Places of Interest

Temples & Other interesting Places

1.Botanical Garden Ooty
The English styled terraced gardens were founded in 1847, by Marquis of Tweed-Dale. He took the services of W. G. Ivor, a well known horticulturist form the famous Kew garden of England.  The garden sprawls across an area of about 22 hectares and has the most colourful collection of flora in Southern India.  There are about 1000 varieties of plants, shrubs and trees.  The summer festival of flower show is held every year in May, which attracts a large number of tourists. This garden is a favourite of the botany enthusiasts.

2. Ooty Lake and Boat House
The collector John Sullivan constructed the artificial lake in 1824. Set amidst scenic surroundings, the lake offers facilities for boating.  Pony rides along the road are also popular. A toy train is another attraction to the children.  The children’s lake garden is located closely.    Located at the high point, a little away from the residential area, is this church, one of the oldest, noted for its stained glass paintings and Gothic style. It has fine boating facilities with row boats, paddle boats and motor boats available on hire.  The lake garden and toy train rides are other attractions.

3. Government Museum Udhagamandalam

Government Museum is located on the Mysore Road exhibiting various tribal objects, representative sculptural arts and crafts of Tamil Nadu and the ecological details of the Nilgiri district.

4. Raj Bhavan

It lies on the Dodabetta Ridge, near the famous Botanical Garden.  The majestic building was built in 1877, by the Duke of Buckingham and is now used only for official entertaining, while the grounds are open to visitors.

5. Horse Racing

The racecourse is situated in the heart of the city. Its area is about 2.4km long.  It is one of the famous racecourses in India. It is a very popular sport in Nilgiris. We can see this race during the summer months of April may and June.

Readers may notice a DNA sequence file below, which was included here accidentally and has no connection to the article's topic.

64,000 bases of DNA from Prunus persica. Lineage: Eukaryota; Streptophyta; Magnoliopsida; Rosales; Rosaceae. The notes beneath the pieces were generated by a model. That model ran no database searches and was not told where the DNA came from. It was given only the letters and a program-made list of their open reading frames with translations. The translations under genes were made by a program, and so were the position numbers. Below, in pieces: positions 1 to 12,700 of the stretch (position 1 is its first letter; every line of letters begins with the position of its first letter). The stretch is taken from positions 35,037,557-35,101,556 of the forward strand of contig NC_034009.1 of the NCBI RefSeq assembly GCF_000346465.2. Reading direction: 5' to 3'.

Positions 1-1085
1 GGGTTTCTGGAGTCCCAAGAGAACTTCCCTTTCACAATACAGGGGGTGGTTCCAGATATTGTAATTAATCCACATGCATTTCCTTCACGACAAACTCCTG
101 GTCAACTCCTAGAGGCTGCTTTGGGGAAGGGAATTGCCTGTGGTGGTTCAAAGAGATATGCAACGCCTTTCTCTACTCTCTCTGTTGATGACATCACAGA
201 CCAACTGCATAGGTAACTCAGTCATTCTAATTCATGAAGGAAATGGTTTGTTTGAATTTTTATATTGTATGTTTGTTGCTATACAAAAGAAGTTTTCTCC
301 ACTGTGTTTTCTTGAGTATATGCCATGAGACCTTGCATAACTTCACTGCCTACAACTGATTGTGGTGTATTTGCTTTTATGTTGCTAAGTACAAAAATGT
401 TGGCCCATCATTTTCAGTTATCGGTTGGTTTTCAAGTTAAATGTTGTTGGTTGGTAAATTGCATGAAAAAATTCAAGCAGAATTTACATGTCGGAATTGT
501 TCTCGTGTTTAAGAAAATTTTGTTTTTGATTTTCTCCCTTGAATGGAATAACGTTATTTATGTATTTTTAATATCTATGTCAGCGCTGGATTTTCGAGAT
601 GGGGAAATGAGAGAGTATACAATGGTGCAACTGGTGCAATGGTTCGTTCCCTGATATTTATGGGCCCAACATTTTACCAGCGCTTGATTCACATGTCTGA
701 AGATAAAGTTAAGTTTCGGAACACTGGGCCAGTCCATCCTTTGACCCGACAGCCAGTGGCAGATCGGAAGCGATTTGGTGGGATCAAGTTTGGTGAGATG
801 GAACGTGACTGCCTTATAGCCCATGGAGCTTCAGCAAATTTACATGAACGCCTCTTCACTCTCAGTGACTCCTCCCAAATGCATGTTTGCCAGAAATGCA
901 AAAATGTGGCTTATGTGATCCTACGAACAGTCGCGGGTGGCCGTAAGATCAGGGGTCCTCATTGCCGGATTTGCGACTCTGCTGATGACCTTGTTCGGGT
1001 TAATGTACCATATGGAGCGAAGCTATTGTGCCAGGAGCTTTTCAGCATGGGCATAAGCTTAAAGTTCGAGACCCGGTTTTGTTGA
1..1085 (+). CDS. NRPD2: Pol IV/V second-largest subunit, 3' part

6. Wellington

On the way to Coonoor, the Defence Services Staff College is situated at Wellington, amidst the cool green atmosphere of the Nilgiris.  It is an institution of pride which has served as a model for the British also. Started in 1947, the DSSC is a unique Institution of international repute, which trains personnel from all the three forces together and thus has set up a model for other countries.

7.Toda Temple

Not all temples in Ooty are dedicated to deities of mainstream religions like Hinduism and Jainism; there are few dedicated to the local tribal deities as well. This is why Toda Temple is one of the most unique places to visit in Ooty, not just for tourists, but also history and culture enthusiasts. It is essentially a small hut with an arched structure, thatched roof and local designs on its facade. Apart from visiting this hut-shaped shrine, you can walk around amidst the lushness and enjoy some moments of calmness.

8.Elk Hill Murugan Temple

Perched atop a small hill and enveloped in immense lushness, Elk Hill Murugan Temple is as much a sanctuary of god as of serenity. As you reach here, an around 40-feet high statue of Lord Murugan (Kartikeya), the presiding deity of the shrine, catches your eye. If not for its magnificence, then it might catch your fancy owing to its similarity to the idol at Batu Caves, Malaysia. Along with the sculpture of Kartikeya, the temple also houses those of Goddess Shakti (Kali), Lord Ganesha and Lord Shiva.

9.Vasupujya Swami Shwetambar Jain Temple

Obscured by the sheer number of shrines dedicated to Hindu and regional deities are several Jain temples as well, including Vasupujya Swami Shwetambar Jain Temple. A richly carved facade of shining white marble leads you inside, to a place of nothing but calmness. Devotees believe that this temple has the potential to drive out all the negative thoughts from one’s mind, hence flock it in considerable numbers.

10. St Stephen’s Church

Perched above Ooty’s centre, immaculate pale-yellow St Stephen’s, built in 1829, is the Nilgiris’ oldest church. It has lovely stained glass, huge wooden beams hauled by elephant from the palace of Tipu Sultan 120km away, and slabs and plaques donated by colonial-era churchgoers. In the overgrown cemetery you’ll find headstones commemorating many an Ooty Brit, including Ooty founder John Sullivan’s wife and daughter.